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September 1995

1,1-Dichloroethene ToxFAQs™ PDF PDF Version, 52 KB

CAS#: 75-35-4

This fact sheet answers the most frequently asked health questions about 1,1-dichloroethene. For more information, you may call the ATSDR Information Center at 1-888-422-8737. This fact sheet is one in a series of summaries about hazardous substances and their health effects. This information is important because this substance may harm you. The effects of exposure to any hazardous substance depend on the dose, the duration, how you are exposed, personal traits and habits, and whether other chemicals are present.


Exposure to 1,1-dichloroethene occurs mainly in the workplace. Breathing high levels of 1,1-dichloroethene can affect the liver, kidney, and central nervous system. This chemical has been found in at least 515 of 1,416 National Priorities List sites identified by the Environmental Protection Agency.

What is 1,1-dichloroethene?

1,1-Dichloroethene is an industrial chemical that is not found naturally in the environment. It is a colorless liquid with a mild, sweet smell. It is also called vinylidene chloride.

1,1-Dichloroethene is used to make certain plastics, such as flexible films like food wrap, and in packaging materials. It is also used to make flame retardant coatings for fiber and carpet backings, and in piping, coating for steel pipes, and in adhesive applications.

What happens to 1,1-dichloroethene when it enters the environment?

How might I be exposed to 1,1-dichloroethene?

How can 1,1-dichloroethene affect my health?

The main effect from breathing high levels of 1,1-dichloroethene is on the central nervous system. Some people lost their breath and fainted after breathing high levels of the chemical.

Breathing lower levels of 1,1-dichloroethene in air for a long time may damage your nervous system, liver, and lungs. Workers exposed to 1,1-dichloroethene have reported a loss in liver function, but other chemicals were present.

Animals that breathed high levels of 1,1-dichloroethene had damaged livers, kidneys, and lungs. The offspring of some of the animals had a higher number of birth defects. We do not know if birth defects occur when people are exposed to 1,1-dichloroethene.

Animals that ingested high levels of 1,1-dichloroethene had damaged livers, kidneys, and lungs. There were no birth defects in animals that ingested the chemical.

Spilling 1,1-dichloroethene on your skin or in your eyes can cause irritation.

How likely is 1,1-dichloroethene to cause cancer?

The Environmental Protection Agency (EPA) has determined that 1,1-dichloroethene is a possible human carcinogen.

Studies on workers who breathed 1,1-dichloroethene have not shown an increase in cancer. These studies, however, are not conclusive because of the small numbers of workers and the short time studied.

Animal studies have shown mixed results. Several studies reported an increase in tumors in rats and mice, and other studies reported no such effects.

Is there a medical test to show whether I've been exposed to 1,1-dichloroethene?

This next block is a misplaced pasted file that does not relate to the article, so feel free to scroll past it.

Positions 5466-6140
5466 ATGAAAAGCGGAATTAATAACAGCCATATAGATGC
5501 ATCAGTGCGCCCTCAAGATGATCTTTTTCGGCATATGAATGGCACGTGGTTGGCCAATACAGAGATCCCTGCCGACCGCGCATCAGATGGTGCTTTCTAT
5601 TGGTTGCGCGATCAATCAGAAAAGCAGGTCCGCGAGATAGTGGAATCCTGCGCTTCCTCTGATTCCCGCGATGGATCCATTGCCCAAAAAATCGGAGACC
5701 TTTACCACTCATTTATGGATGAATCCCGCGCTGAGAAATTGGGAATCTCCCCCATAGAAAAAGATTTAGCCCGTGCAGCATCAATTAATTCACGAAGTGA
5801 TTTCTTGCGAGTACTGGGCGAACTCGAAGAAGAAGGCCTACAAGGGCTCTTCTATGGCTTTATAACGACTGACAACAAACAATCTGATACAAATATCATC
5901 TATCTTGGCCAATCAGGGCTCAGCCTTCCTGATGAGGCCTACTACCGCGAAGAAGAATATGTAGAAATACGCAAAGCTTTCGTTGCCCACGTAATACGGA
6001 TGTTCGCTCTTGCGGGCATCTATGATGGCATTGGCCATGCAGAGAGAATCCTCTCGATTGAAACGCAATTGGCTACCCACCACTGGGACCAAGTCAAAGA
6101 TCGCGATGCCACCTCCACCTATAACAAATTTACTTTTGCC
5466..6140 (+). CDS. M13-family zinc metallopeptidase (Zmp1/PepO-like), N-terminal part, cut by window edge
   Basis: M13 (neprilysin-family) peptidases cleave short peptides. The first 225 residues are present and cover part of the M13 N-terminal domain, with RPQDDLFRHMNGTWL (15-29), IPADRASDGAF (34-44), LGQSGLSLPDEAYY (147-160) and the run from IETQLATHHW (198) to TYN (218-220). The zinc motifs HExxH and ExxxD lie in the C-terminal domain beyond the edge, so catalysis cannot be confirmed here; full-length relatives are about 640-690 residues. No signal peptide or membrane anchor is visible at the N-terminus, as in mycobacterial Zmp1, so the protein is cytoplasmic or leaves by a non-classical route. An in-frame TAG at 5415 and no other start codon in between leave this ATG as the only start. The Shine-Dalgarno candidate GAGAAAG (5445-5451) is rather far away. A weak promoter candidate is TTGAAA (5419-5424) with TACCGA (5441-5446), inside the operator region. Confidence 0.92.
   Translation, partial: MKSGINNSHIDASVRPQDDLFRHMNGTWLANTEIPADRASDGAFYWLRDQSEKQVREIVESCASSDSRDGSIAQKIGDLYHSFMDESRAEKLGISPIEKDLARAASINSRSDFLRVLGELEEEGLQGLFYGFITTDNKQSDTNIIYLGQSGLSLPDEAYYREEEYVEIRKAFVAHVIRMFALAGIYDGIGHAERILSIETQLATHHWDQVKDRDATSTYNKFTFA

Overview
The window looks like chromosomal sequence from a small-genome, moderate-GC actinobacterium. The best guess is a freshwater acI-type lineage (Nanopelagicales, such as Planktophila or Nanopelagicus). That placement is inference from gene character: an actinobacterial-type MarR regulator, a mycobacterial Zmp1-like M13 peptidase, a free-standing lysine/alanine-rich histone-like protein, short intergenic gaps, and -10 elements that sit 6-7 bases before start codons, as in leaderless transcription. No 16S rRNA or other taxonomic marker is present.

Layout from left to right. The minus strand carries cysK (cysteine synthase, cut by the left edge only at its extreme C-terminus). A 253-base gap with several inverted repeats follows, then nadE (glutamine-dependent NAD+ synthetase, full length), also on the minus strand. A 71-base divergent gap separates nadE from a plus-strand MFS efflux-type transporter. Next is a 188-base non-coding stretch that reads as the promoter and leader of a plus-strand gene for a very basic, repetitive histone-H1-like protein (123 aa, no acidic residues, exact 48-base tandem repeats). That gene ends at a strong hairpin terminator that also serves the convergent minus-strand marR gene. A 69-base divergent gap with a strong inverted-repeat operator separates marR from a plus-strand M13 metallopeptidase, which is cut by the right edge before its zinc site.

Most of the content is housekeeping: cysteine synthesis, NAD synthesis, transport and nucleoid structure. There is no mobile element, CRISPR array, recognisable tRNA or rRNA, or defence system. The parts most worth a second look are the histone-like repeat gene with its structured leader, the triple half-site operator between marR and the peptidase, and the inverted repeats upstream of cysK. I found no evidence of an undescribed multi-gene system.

Tests are available to measure levels of 1,1-dichloroethene in breath, urine, and body tissues. These tests are not usually available in your doctor's office. However, a sample taken in your doctor's office can be sent to a special laboratory if necessary.

Because 1,1-dichloroethene leaves the body fairly quickly, these methods are useful only for finding exposures that have occurred within the last few days. These tests can't tell you if adverse health effects will occur from exposure to 1,1-dichloroethene.

Has the federal government made recommendations to protect human health?

The EPA has set a limit in drinking water of 0.007 parts of 1,1-dichloroethene per million parts of drinking water (0.007 ppm). EPA requires that discharges or spills into the environment of 5,000 pounds or more of 1,1-dichloroethene be reported.

The Occupational Safety and Health Administration (OSHA) has set an occupational exposure limit of 1 ppm of 1,1-dichloroethene in workplace air for an 8-hour workday, 40-hour workweek.

The National Institute for Occupational Safety and Health (NIOSH) currently recommends that workers breathe as little 1,1-dichloroethene as possible.


Carcinogen: A substance that can cause cancer.

CAS: Chemical Abstracts Service.

Ingesting: Taking food or drink into your body.

ppm: Parts per million

Tumor: An abnormal mass of tissue.


Agency for Toxic Substances and Disease Registry (ATSDR). 1994. Toxicological Profile for 1,1-Dichloroethene. Atlanta, GA: U.S. Department of Health and Human Services, Public Health Service.

Where can I get more information?

ATSDR can tell you where to find occupational and environmental health clinics. Their specialists can recognize, evaluate, and treat illnesses resulting from exposure to hazardous substances. You can also contact your community or state health or environmental quality department if you have any more questions or concerns.

For more information, contact:

Agency for Toxic Substances and Disease Registry
Division of Toxicology and Environmental Medicine
1600 Clifton Road NE, Mailstop F-32
Atlanta, GA 30333
Phone: 1- 800-232-4636 / TTY: 888-232-6348  
FAX: 770-488-4178

This page was updated on 09/11/2007